The truth is that Jesus changed the whole thing.  The gospel puts things right.  It reorders the way things work, and re-establishes our call to reproduce and multiply.  As a believer you may or may not be called to marry and have children.  And because we live in a fallen world, even if you are called to that, it might not happen.  But all of us, regardless of if we are called to marriage or celibacy are called to multiply – to grow the Kingdom.  But not only are we called to it, we can participate it in it.  The celibate man can have offspring.  The barren woman can have children in the Kingdom.

At the end of Matthew 19, which is chalk full of thoughts on celibacy and marriage, Peter says to Jesus, “we have left all to follow you.”  Jesus replies,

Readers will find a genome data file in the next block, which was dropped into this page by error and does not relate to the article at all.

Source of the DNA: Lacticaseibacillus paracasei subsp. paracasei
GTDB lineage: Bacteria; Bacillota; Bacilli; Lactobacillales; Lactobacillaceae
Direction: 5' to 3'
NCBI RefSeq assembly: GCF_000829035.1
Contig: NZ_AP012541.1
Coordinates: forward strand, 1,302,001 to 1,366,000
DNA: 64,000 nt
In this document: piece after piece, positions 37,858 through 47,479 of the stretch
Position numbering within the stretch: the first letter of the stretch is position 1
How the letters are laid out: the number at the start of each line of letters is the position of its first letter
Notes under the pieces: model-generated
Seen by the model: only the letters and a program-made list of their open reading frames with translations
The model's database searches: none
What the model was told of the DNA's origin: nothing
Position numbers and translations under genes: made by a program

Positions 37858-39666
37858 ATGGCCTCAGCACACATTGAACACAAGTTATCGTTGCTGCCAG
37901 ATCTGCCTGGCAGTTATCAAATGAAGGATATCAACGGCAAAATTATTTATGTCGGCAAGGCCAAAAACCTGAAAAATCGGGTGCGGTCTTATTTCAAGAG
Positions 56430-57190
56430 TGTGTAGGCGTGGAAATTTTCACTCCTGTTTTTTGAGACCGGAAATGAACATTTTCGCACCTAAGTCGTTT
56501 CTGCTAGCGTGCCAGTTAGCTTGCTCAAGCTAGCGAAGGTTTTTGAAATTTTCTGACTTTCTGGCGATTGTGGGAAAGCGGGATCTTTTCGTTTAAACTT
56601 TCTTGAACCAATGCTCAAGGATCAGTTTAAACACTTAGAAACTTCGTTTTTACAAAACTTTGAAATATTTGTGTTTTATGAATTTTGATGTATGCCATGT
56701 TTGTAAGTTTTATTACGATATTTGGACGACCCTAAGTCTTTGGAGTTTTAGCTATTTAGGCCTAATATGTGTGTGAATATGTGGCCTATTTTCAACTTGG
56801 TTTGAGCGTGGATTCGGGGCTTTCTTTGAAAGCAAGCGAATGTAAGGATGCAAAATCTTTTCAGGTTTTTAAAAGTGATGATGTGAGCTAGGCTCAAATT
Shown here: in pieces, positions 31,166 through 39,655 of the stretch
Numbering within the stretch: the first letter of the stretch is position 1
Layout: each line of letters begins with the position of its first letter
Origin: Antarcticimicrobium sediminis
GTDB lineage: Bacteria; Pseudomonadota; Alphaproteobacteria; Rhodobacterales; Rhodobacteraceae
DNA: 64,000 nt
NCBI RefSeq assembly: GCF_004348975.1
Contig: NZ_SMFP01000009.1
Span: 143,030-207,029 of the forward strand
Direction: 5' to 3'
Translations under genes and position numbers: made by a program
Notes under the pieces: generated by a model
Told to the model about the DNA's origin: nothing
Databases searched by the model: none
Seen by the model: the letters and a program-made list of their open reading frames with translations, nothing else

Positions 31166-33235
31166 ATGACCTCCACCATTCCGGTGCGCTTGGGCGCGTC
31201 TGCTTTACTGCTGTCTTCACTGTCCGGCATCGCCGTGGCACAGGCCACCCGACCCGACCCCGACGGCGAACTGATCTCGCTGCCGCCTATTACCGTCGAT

“Truly I tell you, at the renewal of all things, when the Son of Man sits on his glorious throne, you who have followed me will also sit on twelve thrones, judging the twelve tribes of Israel. And everyone who has left houses or brothers or sisters or father or mother or wife or children or fields for my sake will receive a hundred times as much and will inherit eternal life.  But many who are first will be last, and many who are last will be first.”

The Kingdom is both now and coming.  Marriage, family and celibacy are all a reflection of it, not the other way around.  In the Kingdom, regardless of context, we can and in fact are called to be fruitful and multiply.

You Are Not Called To Be Alone